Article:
Central bank: Poverty in Jerusalem twice national average
According to Bank of Israel data, 35% of all Jerusalemites are Arabs and 21% are ultra-Orthodox, two communities that tend to have low employment rates.
The labor market in Jerusalem lags behind the national average in all measures related to salaries and employment rates, resulting in a poverty level twice the national average, the Bank of Israel's research division revealed Monday.
The central bank's Dr. Karnit Flug shared the findings at a conference on employment in Jerusalem.
According to the bank's figures, the percentage of working-age Jerusalemites who were employed in 2008 was only 43%, as compared to the 54% national average. That year, 41% of Jerusalem residents were living below the poverty line - nearly double the national average.
The city's demographics are a major factor in both the low workforce participation and poverty: According to census data, 35% of all Jerusalemites are Arabs and 21% are ultra-Orthodox, two communities that tend to have low employment rates.
The demographics of Jerusalem present a particularly difficult challenge in terms of fighting unemployment and poverty, Flug said.
Demographics and employment rates aren't the only factors setting the capital apart from the rest of the country. The types of jobs available, as well as salaries compared to the average rates paid for various types of work, lag behind the national averages - only 9% of Jerusalemites work in industry, about half the nationwide percentage. In addition, a relatively small percentage of Jerusalem residents work in finance, another field that pays well.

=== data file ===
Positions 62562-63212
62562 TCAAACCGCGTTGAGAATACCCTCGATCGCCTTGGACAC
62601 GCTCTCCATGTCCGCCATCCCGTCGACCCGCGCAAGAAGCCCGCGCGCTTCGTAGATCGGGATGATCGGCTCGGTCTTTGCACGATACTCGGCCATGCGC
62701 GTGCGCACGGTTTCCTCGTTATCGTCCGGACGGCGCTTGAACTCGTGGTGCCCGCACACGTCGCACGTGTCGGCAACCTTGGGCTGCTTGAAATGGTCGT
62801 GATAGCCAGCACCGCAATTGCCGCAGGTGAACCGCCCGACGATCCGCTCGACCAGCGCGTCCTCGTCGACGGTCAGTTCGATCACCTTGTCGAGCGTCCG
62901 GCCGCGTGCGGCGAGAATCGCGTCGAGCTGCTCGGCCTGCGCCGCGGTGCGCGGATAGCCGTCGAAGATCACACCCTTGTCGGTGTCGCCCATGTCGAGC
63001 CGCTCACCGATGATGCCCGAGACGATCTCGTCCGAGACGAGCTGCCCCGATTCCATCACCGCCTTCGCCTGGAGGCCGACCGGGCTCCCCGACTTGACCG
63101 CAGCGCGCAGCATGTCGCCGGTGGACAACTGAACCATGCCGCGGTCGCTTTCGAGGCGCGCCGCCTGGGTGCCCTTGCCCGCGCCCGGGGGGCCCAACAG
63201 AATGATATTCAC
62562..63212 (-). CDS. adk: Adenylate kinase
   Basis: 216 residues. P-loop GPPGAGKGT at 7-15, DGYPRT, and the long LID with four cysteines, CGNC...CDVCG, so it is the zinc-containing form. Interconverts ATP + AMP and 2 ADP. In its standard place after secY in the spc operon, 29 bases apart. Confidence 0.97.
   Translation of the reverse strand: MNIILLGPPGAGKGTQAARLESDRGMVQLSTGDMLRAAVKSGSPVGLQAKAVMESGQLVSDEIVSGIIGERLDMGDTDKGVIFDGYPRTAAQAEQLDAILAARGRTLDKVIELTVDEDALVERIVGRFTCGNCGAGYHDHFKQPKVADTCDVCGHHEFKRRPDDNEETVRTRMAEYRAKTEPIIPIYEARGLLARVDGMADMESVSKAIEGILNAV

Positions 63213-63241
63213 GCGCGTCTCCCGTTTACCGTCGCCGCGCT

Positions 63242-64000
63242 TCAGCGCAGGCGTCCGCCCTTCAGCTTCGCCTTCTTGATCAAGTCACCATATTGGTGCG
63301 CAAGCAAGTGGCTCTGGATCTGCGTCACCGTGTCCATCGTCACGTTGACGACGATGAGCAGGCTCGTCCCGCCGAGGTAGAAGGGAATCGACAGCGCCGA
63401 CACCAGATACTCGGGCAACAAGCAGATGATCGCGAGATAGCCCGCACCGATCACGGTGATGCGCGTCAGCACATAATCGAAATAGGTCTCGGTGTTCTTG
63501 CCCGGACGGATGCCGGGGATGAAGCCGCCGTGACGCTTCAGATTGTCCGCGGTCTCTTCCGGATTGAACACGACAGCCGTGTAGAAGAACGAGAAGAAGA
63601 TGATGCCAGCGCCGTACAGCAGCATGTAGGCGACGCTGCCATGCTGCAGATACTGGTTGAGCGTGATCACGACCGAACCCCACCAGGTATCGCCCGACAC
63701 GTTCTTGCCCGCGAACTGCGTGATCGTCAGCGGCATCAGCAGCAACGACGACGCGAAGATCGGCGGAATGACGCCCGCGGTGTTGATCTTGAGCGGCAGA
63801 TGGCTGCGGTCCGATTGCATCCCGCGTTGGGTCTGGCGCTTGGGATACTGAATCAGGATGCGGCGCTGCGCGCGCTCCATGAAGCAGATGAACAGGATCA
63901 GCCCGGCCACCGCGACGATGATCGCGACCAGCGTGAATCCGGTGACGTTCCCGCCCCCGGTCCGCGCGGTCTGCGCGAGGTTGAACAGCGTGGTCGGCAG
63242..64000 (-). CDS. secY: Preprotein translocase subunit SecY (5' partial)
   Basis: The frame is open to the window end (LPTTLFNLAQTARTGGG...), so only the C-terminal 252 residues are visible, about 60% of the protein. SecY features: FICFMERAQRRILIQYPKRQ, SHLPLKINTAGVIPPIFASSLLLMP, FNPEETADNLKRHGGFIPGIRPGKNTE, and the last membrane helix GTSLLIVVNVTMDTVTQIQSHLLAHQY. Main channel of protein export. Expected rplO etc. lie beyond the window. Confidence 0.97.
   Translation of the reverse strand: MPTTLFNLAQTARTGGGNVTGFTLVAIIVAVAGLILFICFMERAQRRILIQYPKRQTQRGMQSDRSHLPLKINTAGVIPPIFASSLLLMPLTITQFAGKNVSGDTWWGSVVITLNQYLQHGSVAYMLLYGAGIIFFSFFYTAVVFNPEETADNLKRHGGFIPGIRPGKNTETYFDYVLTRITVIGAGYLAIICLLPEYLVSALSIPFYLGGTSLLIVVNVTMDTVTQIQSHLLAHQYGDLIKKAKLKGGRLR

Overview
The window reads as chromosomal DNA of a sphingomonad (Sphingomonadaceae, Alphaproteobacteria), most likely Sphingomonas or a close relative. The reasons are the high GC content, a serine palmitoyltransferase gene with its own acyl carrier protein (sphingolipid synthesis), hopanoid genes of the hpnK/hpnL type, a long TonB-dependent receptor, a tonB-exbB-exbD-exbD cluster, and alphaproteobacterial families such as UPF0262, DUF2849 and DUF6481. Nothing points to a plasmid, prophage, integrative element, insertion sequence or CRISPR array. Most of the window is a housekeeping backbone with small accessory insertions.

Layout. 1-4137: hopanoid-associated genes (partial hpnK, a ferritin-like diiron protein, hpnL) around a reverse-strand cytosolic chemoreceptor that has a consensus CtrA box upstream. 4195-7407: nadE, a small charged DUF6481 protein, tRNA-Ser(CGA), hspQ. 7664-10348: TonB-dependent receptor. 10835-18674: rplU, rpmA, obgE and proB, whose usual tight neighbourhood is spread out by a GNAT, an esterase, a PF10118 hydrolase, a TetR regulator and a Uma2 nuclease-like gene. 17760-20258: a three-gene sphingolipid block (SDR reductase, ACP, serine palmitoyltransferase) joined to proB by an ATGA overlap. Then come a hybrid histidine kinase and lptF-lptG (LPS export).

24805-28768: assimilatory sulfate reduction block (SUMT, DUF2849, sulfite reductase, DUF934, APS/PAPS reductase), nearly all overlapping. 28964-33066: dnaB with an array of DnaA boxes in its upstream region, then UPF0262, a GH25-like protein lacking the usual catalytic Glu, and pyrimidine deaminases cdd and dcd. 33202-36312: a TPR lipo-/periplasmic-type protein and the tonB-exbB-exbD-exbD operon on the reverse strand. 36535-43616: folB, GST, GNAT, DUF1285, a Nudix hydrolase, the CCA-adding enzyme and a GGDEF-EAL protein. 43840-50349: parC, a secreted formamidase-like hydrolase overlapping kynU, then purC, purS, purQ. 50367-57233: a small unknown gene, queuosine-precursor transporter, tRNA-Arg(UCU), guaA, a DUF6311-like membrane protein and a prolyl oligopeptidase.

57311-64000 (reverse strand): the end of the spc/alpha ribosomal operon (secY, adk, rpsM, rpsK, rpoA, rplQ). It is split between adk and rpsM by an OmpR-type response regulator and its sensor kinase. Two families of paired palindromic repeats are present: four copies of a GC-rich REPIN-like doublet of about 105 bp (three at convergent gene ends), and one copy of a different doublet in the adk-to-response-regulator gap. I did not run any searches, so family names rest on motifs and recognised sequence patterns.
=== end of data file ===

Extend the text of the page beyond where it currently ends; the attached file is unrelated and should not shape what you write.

In contrast, the city has an unusually high percentage of people employed in the public service, particularly the field of teaching. The public service sector pays relatively poorly.
In addition, the study found that the average salary for a given field in Jerusalem is lower than the average salary for that field nationally. Particularly notable are the lower-than-average salaries in industry, construction and business-sector services.
"These findings explain why Jerusalem is a poor city," said Flug. "They sharpen the need to integrate various communities into the work force and to increase the salaries of those who are already working. It is extremely important to remove the barriers keeping Jerusalem's Arabs and ultra-Orthodox from working. This includes improving relevant education and child care services, and preventing discrimination in the workforce, alongside active policy via a program that would replace the Wisconsin welfare-to-work program."